Proudly displaying her artwork
We are now in the middle of the second academic term at Kakenya Center for Excellence. This is the time when music and drama competitions take place, and our girls are performing in music festivals with students from other schools. There are several different categories for the competitions, including poetry, folk dance, choral chanting, and singing games. Each school is expected to present at least one category. As with athletics, the initial competitions are at a local level. The schools that perform best move on to district-level festivals, followed by regional and then county. The best two performances from each category qualify to go on to the next level.
The girls from Kakenya Center love to sing, dance, and perform. In their first competition, the KCE girls recited a poem by Maya Angelou entitled “Life Doesn’t Frighten Me.” They did very well and qualified for the district-wide competition in Kilgoris. Many parents and people from around the community came to watch the performances, which included traditional Maasai dances and dances from other tribes, including Kalenjin, Kipsigis, and Luo.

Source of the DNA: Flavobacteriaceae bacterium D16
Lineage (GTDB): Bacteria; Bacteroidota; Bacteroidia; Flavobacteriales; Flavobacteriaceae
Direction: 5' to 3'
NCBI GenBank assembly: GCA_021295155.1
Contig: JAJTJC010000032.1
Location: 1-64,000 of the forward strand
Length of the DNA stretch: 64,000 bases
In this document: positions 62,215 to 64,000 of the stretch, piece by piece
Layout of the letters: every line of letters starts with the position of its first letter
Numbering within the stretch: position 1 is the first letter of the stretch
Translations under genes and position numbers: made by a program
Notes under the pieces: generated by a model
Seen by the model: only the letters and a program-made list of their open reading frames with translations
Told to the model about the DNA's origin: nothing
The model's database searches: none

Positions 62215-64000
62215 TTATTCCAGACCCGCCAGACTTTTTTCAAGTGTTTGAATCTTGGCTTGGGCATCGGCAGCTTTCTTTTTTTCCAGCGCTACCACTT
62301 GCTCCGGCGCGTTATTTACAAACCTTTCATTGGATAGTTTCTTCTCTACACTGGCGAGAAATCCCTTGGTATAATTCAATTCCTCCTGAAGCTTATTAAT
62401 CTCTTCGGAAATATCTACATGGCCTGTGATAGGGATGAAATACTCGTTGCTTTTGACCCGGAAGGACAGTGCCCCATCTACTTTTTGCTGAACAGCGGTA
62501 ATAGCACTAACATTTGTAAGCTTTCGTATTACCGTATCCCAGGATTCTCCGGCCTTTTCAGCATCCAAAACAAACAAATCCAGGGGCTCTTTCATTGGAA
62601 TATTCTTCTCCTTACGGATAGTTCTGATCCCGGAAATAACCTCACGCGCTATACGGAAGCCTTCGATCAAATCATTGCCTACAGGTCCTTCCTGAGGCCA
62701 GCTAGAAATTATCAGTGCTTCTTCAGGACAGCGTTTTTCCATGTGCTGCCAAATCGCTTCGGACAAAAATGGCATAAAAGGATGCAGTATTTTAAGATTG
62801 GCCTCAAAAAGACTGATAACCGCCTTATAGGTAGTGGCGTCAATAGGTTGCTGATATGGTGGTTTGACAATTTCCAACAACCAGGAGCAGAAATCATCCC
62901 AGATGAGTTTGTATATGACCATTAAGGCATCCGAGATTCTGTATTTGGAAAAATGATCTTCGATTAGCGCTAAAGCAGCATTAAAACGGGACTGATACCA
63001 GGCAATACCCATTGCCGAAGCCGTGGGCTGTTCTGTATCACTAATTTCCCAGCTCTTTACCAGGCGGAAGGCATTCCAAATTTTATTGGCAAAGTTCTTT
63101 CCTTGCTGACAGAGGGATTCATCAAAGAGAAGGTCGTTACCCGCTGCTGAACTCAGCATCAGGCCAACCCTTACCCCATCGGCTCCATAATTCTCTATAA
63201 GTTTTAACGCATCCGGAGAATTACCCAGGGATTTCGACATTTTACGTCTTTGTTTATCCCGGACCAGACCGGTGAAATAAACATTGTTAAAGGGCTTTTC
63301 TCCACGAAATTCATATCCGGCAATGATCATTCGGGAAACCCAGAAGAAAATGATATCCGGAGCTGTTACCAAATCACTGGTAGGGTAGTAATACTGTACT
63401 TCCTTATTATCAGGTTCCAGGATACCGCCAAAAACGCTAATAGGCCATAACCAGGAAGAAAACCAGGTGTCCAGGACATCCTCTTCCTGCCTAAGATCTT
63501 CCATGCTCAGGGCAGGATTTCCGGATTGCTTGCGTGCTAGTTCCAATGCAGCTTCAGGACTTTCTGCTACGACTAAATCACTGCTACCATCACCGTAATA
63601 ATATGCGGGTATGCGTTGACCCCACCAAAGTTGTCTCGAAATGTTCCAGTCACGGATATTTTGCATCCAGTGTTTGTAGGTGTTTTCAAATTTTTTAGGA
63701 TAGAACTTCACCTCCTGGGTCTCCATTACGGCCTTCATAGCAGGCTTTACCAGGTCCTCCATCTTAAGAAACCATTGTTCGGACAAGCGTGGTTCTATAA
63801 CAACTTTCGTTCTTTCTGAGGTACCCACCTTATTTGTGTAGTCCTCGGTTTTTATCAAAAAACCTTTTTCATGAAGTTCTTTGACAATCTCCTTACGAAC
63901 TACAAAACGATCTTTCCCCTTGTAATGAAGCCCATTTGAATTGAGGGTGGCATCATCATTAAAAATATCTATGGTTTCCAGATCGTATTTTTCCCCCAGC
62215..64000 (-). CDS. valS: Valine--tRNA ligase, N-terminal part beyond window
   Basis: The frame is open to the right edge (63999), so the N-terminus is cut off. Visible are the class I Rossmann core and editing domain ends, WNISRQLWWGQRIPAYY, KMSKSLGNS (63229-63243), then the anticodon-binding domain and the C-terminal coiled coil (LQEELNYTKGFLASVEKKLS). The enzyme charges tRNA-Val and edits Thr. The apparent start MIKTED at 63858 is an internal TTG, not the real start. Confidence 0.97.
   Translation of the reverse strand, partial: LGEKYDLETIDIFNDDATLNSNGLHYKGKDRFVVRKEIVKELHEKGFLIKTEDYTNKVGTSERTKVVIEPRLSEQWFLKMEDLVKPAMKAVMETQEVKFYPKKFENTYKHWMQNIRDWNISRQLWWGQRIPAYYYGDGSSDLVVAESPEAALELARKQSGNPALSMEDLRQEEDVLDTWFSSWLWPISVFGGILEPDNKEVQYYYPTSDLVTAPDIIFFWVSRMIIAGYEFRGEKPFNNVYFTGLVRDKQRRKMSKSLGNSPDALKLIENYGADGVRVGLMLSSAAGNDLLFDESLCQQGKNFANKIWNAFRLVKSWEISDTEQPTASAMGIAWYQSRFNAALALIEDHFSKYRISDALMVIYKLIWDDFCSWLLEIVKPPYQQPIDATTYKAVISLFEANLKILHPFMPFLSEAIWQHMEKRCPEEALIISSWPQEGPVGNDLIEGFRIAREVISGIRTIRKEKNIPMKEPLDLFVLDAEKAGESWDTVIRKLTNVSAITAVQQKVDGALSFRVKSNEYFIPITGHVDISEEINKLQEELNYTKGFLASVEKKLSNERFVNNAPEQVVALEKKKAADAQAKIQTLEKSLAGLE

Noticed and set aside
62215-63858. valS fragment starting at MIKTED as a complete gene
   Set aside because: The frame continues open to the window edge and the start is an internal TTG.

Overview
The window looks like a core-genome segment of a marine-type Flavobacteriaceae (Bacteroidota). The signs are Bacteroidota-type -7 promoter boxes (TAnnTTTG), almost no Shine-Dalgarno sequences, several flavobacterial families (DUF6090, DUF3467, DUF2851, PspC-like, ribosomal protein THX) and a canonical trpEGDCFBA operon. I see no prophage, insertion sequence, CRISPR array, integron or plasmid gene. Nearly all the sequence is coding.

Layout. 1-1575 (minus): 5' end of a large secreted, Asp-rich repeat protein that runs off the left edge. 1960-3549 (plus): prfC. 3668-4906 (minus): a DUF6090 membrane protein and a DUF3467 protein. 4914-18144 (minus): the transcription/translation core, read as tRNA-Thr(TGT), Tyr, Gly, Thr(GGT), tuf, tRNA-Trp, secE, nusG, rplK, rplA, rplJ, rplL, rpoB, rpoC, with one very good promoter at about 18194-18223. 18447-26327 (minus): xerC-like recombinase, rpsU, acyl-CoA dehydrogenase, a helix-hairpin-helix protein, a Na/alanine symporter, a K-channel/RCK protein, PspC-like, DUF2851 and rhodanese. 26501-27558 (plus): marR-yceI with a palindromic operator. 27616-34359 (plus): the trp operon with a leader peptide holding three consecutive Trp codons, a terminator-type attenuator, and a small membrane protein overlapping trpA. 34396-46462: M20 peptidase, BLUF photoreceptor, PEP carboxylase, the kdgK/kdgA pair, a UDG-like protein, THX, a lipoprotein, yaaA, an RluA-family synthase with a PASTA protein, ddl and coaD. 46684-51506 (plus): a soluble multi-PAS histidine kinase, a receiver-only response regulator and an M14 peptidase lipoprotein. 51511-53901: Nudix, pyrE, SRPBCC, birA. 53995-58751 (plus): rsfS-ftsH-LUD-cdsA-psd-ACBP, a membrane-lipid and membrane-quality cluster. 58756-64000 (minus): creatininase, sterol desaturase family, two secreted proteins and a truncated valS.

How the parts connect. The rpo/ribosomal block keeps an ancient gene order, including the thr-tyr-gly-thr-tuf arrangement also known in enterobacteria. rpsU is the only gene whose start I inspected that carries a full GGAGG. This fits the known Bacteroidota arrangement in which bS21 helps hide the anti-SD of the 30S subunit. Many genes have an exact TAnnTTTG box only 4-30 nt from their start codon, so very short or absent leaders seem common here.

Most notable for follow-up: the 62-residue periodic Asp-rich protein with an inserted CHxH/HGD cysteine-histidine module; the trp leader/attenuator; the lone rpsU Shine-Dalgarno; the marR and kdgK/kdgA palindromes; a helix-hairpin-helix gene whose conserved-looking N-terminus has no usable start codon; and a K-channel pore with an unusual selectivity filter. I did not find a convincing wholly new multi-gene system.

Our 6th grade students have also recently been working on a special art project with our Advocacy Project Peace Fellow. The theme is Identity: Documenting Maasai Culture through Art, and the girls have completed a number of small art pieces that together will comprise the final project. So far, they have each written a short autobiography about specific memories, obstacles they have faced in their lives, their dreams, their thoughts on FGM/early-marriage, and when they learned specific Maasai traditions.
Each girl’s story is deeply moving and shows how much their education at KCE has impacted their lives. One girl, Damaris, wrote about how she was being pressured by her parents to undergo FGM, but through health and leadership camps at KCE and the friends she had at school, she had learned how to say “no”. In the end, her parents respected her educated response. She wrote, “I told my mother that F.G.M. is not good. She told me I would be circumcised. I told her that girls “say no to F.G.M.” - they taught us in camp.” The girls are drawing their stories into boxes and shapes and will be painting self-portraits, as well.
These kinds of activities enrich our program and our girls’ academic lives, and we are so grateful for the supporters who partner with us to allow them to continue. Thank you for believing in our mission to empower young Maasai girls to follow their dreams and to see the potential within themselves. Together, we are changing the lives of future leaders in Africa.
Autobiography in pictures
Class 6 hard at work on their projects
Performance of a traditional Maasai dance